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Am J Bot. 2000 Mar;87(3):314-26.

Phloem parenchyma cells are involved in local and distant defense responses to fungal inoculation or bark-beetle attack in Norway spruce (Pinaceae).

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Botany Department, Washington State University, Pullman, Washington 99164-4238 USA;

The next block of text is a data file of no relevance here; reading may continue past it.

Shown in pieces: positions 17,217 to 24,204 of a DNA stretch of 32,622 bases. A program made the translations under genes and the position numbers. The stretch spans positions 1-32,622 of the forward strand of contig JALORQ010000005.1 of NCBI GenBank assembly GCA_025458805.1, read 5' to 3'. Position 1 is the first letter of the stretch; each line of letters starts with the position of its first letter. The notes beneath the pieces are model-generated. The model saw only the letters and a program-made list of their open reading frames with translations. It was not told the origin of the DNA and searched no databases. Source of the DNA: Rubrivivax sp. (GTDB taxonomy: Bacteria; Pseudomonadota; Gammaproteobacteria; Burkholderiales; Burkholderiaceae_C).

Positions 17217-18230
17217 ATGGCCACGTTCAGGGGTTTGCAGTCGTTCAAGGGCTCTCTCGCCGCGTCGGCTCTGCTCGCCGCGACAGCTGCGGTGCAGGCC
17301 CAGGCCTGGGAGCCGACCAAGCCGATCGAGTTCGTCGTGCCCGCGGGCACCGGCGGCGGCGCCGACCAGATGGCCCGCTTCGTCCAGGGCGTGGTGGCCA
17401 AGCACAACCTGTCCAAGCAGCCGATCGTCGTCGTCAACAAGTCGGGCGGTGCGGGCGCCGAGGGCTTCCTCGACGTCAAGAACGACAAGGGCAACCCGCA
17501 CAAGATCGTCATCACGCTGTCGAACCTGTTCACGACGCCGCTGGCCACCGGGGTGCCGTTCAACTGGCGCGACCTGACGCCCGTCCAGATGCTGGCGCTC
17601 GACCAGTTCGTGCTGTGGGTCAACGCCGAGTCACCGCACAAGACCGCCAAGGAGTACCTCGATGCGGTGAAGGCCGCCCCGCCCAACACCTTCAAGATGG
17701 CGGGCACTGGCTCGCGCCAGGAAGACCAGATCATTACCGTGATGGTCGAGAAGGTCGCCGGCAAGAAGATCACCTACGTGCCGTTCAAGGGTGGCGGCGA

The anatomical response of Norway spruce bark polyphenolic parenchyma cells (PP cells) to inoculation with the phytopathogenic fungus Ceratocystis polonica and attack by its bark-beetle vector Ips typographus was examined. Fungal inoculation on the periderm surface had no effect, while inoculation just below the periderm or halfway into the phloem (mid-phloem) generated detectable responses within 3 wk. The responses included increase in PP cell size and in periodic acid-Schiff's staining of PP cell phenolics, wound periderm initiation from PP cells, and cambial zone traumatic resin duct formation. Fungi were not seen in samples 3 wk after subperiderm or mid-phloem inoculation, but were found in some samples 6 and 9 wk after mid-phloem inoculation. In contrast, inoculations into the cambium resulted in partial (3 wk) or complete (6 and 9 wk) fungal colonization and death of tissue in the infected area. This indicates that PP cells have defenses capable of inhibiting fungal growth. Samples taken near bark-beetle galleries had similar anatomical responses as inoculated samples, validating the inoculation approach to studying defense responses in spruce. These results show that PP cells represent not only a constitutive defense system, but are also involved in local and remote inducible defenses against fungal and beetle attack.

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